Wall paintings sometimes decorated the tombs of affluent ancient Egyptians. Artists painted a variety of motifs, including portraits of the deceased, depictions of the gods, images of the deceased venerating the gods, and paintings of people mourning the deceased.

Artwork in tombs sometimes also showed images of daily life in Egypt, as well as plants, animals and wildlife. They could even feature images of athletic events, such as wrestling and dancing. Hieroglyphs were sometimes drawn next to the wall paintings and provided information on who was buried in the tomb and what they did during their life.


A scarab amulet from Egypt's Ptolemaic dynasty (305 to 30 B.C.). (Image credit: Heritage Art/Heritage Images via Getty Images)

Amulets in the shape of scarab beetles were sometimes buried with the deceased in ancient Egypt. "The sacred scarab was believed by the Egyptians to be what moved the sun across the sky, much like the scarab beetle moved a ball of dung on the sand," Gene Kritsky, a professor emeritus of biology at Mount St. Joseph University who has researched and written about Egyptian scarab amulets, told Live Science in an email.

"Small funerary [scarab] amulets were carved on the underside showing the beetle's legs. Some were carved so accurately that they could be identified to species," Kritsky said. "These scarabs were stitched into the mummy linen, and served as protection for the deceased," Kritsky noted, adding that thousands of scarabs have been found in Egypt.


A rock-cut statue from the Fraser Tombs, a necropolis in the cliffs near Al Minya, Egypt. (Image credit: Mike P Shepherd / Alamy Stock Photo)

The ancient Egyptians sometimes placed statues in tombs. In some cases, these statues depicted deities. For instance, in January 2024, archaeologists announced that they'd found a statue depicting Harpocrates, a childlike Greek god associated with silence, inside a tomb dating to around 2,000 years ago at Saqqara. They may have been placed to demonstrate the religious devotion of the deceased.

Other times, statues showed the deceased and their families. For instance, in April 2023, archaeologists announced that they had found a 3,300-year-old tomb at Saqqara that belonged to a man named Panehsy. Inside, they found a statue of Panehsy and his family carved in relief.


An ancient jewelry display at Egypt's National Museum of Egyptian Civilization. (Image credit: Ziad Ahmed/NurPhoto via Getty Images)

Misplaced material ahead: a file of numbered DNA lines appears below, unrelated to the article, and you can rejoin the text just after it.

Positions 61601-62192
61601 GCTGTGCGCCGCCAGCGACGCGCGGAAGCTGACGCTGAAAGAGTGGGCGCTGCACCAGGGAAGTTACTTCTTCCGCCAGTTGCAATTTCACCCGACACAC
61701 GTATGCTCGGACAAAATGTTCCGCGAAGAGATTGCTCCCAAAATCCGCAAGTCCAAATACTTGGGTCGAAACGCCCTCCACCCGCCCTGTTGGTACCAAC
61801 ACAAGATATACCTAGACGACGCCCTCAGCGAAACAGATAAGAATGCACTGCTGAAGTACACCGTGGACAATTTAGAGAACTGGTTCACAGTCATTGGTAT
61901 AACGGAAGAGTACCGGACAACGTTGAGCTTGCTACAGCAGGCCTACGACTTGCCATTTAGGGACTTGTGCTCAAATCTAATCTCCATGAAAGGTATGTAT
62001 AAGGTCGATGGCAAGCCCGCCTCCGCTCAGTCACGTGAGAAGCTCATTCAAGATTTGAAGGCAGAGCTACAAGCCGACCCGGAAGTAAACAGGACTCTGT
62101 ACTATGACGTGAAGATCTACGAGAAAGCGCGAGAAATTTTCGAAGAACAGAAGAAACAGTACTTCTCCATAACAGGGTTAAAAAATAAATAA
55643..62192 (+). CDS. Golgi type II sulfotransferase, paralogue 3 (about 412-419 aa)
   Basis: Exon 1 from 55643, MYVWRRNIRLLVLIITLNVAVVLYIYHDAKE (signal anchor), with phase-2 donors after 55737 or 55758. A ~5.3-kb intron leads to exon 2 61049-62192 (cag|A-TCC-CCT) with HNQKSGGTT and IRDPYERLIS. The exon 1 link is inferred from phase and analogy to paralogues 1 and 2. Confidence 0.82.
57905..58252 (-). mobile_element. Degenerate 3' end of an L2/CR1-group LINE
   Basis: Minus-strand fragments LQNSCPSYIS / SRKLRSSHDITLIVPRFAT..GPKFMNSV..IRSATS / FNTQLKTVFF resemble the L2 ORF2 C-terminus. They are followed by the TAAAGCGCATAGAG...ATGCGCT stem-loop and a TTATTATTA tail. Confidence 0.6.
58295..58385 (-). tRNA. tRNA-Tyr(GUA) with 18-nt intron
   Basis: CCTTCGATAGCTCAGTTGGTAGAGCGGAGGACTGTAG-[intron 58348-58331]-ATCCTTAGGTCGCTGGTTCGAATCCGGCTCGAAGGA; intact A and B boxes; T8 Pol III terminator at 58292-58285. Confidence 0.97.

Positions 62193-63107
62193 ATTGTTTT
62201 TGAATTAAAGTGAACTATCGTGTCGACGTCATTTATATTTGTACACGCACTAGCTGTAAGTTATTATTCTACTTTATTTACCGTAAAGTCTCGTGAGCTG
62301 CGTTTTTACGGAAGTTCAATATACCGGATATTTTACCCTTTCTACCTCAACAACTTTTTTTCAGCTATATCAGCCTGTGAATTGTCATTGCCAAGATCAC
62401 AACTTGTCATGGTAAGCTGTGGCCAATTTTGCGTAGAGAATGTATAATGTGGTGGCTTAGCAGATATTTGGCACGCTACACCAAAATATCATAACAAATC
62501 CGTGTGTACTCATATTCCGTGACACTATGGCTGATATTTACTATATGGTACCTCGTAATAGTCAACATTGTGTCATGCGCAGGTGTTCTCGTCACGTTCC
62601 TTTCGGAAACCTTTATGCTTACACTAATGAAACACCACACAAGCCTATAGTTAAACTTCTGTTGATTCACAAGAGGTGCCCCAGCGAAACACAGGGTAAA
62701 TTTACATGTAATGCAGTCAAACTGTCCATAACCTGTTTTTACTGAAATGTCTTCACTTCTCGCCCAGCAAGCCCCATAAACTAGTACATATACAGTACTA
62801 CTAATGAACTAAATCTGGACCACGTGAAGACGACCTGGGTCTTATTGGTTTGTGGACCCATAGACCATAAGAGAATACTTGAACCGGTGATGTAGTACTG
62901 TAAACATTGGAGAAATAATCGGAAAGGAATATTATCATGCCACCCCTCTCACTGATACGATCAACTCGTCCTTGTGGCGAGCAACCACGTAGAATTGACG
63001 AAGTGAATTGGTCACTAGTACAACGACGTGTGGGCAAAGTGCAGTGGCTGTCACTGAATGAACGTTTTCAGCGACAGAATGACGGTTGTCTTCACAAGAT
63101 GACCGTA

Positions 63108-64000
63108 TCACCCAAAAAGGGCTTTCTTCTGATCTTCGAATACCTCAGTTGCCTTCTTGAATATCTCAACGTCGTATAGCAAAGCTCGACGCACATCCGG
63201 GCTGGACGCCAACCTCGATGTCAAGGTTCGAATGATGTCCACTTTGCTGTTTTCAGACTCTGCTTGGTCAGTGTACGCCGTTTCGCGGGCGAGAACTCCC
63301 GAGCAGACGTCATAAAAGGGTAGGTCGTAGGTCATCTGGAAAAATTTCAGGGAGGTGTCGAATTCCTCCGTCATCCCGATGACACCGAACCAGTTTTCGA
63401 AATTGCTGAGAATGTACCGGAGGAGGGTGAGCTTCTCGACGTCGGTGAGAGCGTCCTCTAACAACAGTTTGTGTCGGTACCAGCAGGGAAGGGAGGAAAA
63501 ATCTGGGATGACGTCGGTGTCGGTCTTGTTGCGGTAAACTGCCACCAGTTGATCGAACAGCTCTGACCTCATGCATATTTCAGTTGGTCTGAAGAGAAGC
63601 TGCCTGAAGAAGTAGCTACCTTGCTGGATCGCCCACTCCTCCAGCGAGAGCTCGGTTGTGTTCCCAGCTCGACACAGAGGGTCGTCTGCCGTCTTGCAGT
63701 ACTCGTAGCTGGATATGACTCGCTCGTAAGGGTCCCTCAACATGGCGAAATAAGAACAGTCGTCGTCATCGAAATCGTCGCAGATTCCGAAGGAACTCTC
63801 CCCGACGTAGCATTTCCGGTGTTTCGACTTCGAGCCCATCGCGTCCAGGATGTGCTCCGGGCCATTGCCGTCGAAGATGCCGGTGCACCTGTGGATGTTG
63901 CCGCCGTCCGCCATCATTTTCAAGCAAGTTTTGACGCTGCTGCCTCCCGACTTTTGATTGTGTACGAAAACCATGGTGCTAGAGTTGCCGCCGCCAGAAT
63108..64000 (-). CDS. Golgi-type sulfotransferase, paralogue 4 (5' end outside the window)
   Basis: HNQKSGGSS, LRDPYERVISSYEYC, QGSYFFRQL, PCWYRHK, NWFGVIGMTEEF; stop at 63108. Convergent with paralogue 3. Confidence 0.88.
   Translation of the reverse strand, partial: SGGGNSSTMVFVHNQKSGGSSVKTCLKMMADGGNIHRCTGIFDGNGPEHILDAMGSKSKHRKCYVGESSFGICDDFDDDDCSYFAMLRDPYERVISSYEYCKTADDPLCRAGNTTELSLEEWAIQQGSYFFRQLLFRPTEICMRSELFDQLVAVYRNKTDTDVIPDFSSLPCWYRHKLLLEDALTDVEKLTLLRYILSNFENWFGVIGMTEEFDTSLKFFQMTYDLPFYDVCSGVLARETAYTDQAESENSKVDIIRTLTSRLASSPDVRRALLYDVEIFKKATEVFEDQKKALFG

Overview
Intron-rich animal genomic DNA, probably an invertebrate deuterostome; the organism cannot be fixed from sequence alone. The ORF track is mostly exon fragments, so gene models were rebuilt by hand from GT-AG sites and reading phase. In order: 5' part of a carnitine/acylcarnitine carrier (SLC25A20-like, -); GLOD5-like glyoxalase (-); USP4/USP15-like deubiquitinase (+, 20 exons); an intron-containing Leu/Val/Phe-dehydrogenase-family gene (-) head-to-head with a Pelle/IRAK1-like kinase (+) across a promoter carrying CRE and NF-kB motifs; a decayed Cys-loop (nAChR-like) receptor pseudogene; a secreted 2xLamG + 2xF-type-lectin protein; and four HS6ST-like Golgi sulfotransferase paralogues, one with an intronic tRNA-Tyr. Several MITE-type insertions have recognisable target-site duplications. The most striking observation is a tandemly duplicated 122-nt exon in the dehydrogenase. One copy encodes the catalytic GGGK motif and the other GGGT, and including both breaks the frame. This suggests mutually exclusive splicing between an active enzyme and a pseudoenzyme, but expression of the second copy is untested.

A wide variety of jewelry — including necklaces, rings and brooches — was buried with the deceased in ancient Egypt. The wealthier the individual, the more elaborate the jewelry.

For instance, Tutankhamun's tomb contained a large amount of jewelry, including elaborate pectorals, a type of jewelry that was sometimes placed near a person's chest. The design of two of the pectorals in the boy king's tomb were very elaborate and included depictions of winged scarab beetles, poppy flowers and lunar crescents, Susan Allen, a senior research scholar at the Metropolitan Museum of Art, wrote in her book "Tutankhamun's Tomb: The Thrill of Discovery" (Met Publications, 2006).

Animal mummies

An ancient cat mummy in a wooden cat sarcophagus, painted with an eye of Horus amulet. (Image credit: N. Rotteveel via Shutterstock)

Animal mummies were sometimes included in burials. These could be beloved pets who were buried with their owner for the afterlife, Lisa Sabbahy, an associate professor of Egyptology at The American University in Cairo, wrote in her book "All Things Ancient Egypt: An Encyclopedia of the Ancient Egyptian World" (Greenwood, 2019).

Sometimes, remains of animals — such as cows, ducks and geese — were "prepared so that they were ready to be cooked" and then mummified, Sabbahy wrote. These remains would be for the tomb owner, and possibly their pets, to eat in the afterlife, she noted.

Mummy masks

A first century A.D. plaster mummy mask from Minya, Egypt. (Image credit: Universal History Archive/Universal Images Group via Getty Images)

The deceased were sometimes buried with mummy masks on their faces. The masks show an "idealized images of the deceased," according to the Museum of Fine Arts, Boston. They could be made out of plaster, cartonnage (a paper-mache material), linen and, on rare occasions, precious metals. In 2018, archaeologists working at the site of Saqqara discovered a silver mummy mask gilded with gold. It belonged to a priest who served Mut, a sky goddess.

Boat models

A model of a boat from a tomb in Deir el-Bahari, Egypt, that dates to the 11th dynasty, Middle Kingdom (2030 to 1981 B.C.). (Image credit: DeAgostini via Getty Images)

Archaeologists have also found wooden models of boats in ancient Egyptian tombs. One notable example is from the tomb of Djehutynakht, a governor who lived around 4,000 years ago and was buried with 55 model boats in his tomb at the site of Deir el-Bersha, according to the Museum of Fine Arts, Boston. These include boats for troop or freight transport and boats for hunting and fishing. One of the boats is shown transporting what appears to have been the mummy of Djehutynakht.

Owen Jarus
Live Science Contributor

Owen Jarus is a regular contributor to Live Science who writes about archaeology and humans' past. He has also written for The Independent (UK), The Canadian Press (CP) and The Associated Press (AP), among others. Owen has a bachelor of arts degree from the University of Toronto and a journalism degree from Ryerson University.